Here are a couple things to be thinking about before starting down this road.
In order to make the most of our time together recording your music, there are a few things that *each* member of the band should know:
- Know the layout of each song (verses, choruses, transitions, etc)
- Know the Key and approximate tempo of the song
- At least one of your band members should be able play to a click track
- Each member should have their instrument prepared to produce the best tone possible (new or conditioned strings and drum heads, all necessary cables/pedals, etc)
We’ll be asking for this information in advance so that we can prepare the session files.
Contrary to popular belief, the most productive recording sessions only have 2-3 people involved: at an obvious minimum, the Engineer and the Musician who is performing his/her parts. One additional “producer” role from inside or outside the band may attend to help give artistic direction. Band-mates, friends, and significant others are more frequently a distraction that slows progress rather than helping.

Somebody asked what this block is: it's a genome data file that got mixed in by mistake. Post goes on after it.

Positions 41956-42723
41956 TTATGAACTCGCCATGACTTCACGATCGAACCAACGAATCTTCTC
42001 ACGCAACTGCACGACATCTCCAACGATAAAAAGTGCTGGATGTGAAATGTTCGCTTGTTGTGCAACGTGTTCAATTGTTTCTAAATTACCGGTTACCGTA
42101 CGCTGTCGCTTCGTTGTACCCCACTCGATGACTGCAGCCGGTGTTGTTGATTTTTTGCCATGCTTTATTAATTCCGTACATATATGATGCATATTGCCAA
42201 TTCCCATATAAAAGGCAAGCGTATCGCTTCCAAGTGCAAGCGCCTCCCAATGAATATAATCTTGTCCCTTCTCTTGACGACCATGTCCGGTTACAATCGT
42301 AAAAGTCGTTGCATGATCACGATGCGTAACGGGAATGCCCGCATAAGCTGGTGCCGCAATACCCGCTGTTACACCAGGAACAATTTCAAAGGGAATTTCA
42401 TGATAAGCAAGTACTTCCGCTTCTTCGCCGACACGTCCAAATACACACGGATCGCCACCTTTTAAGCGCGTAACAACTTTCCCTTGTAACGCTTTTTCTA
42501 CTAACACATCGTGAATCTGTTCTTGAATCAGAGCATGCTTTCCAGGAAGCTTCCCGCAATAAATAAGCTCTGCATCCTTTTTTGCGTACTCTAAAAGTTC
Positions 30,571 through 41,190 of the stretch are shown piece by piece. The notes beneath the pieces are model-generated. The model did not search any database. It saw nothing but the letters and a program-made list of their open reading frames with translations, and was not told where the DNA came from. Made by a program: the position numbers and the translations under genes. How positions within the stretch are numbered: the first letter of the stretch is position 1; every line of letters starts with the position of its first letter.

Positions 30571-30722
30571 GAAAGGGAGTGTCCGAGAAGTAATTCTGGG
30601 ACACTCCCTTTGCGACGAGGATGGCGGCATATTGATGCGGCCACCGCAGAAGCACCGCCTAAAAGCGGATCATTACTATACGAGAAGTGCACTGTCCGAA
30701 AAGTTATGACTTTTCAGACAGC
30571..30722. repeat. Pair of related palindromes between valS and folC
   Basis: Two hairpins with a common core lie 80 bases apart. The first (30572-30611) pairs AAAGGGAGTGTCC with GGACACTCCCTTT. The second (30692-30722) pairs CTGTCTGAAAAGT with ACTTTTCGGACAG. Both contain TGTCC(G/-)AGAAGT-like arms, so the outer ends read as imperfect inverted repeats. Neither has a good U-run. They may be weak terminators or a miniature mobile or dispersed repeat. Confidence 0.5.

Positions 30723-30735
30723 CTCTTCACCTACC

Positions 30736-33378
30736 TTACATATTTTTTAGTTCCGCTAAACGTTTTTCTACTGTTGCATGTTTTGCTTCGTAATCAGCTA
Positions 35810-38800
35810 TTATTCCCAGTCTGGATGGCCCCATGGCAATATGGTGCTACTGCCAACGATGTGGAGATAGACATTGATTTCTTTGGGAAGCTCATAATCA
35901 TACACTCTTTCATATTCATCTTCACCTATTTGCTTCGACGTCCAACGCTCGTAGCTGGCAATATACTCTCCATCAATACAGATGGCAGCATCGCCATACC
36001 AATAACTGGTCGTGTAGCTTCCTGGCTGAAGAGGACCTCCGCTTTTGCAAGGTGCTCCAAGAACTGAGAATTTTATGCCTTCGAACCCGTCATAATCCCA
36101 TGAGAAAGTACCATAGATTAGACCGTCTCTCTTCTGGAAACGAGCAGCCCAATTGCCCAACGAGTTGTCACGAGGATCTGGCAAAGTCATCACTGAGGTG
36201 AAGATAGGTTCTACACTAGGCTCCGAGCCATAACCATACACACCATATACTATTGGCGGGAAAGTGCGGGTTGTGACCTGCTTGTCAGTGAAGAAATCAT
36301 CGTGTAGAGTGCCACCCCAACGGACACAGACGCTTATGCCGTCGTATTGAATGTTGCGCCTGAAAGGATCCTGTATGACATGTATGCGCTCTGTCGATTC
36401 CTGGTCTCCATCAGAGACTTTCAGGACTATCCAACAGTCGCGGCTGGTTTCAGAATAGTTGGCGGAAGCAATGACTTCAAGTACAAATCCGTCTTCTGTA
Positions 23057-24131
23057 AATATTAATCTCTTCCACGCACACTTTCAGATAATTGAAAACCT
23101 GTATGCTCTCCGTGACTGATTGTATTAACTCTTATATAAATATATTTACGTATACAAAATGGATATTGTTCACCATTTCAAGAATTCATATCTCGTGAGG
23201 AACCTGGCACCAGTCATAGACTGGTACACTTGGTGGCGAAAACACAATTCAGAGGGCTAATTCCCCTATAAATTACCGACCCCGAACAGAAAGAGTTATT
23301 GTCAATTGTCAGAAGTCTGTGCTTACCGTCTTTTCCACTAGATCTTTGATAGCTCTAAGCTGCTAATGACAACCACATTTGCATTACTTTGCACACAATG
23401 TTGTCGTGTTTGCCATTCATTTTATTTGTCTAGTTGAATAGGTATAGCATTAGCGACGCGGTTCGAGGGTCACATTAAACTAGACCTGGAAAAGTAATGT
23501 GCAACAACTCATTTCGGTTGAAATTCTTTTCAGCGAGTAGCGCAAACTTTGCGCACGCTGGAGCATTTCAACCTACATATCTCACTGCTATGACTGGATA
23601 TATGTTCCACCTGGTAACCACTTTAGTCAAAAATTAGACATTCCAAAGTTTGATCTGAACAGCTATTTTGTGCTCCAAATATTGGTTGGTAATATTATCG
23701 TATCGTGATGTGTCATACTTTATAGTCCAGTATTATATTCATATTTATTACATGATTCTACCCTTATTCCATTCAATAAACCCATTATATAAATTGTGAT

Before the mix can begin, there’s usually a bit of cleanup to be done – timing and tuning fixes, “comping” multiple takes together, and arranging parts into the right places. Some of this is done on-the-fly during the recording session, but any detailed work and final cuts are typically done by the Engineer alone.
Once the tracks are locked, the real mixing process can start! Most of the mix process is done by the Engineer alone, and then a first cut will be delivered. From that point, two rounds of changes are included. Each band member should take note of anything they want changed, and the band should discuss and compile a list. One contact person should communicate changes with the Engineer.
The mastering process is an important last step to ensure your mixed tracks translate well to the distribution medium, be that CD, MP3, radio, etc. Mastering sessions are typically done by the Engineer alone, and similar to the Mix process, two rounds of changes are included. Each band member should listen on several playback systems they are familiar with (car, favorite headphones, etc) and make notes. One contact person should communicate changes with the Engineer.
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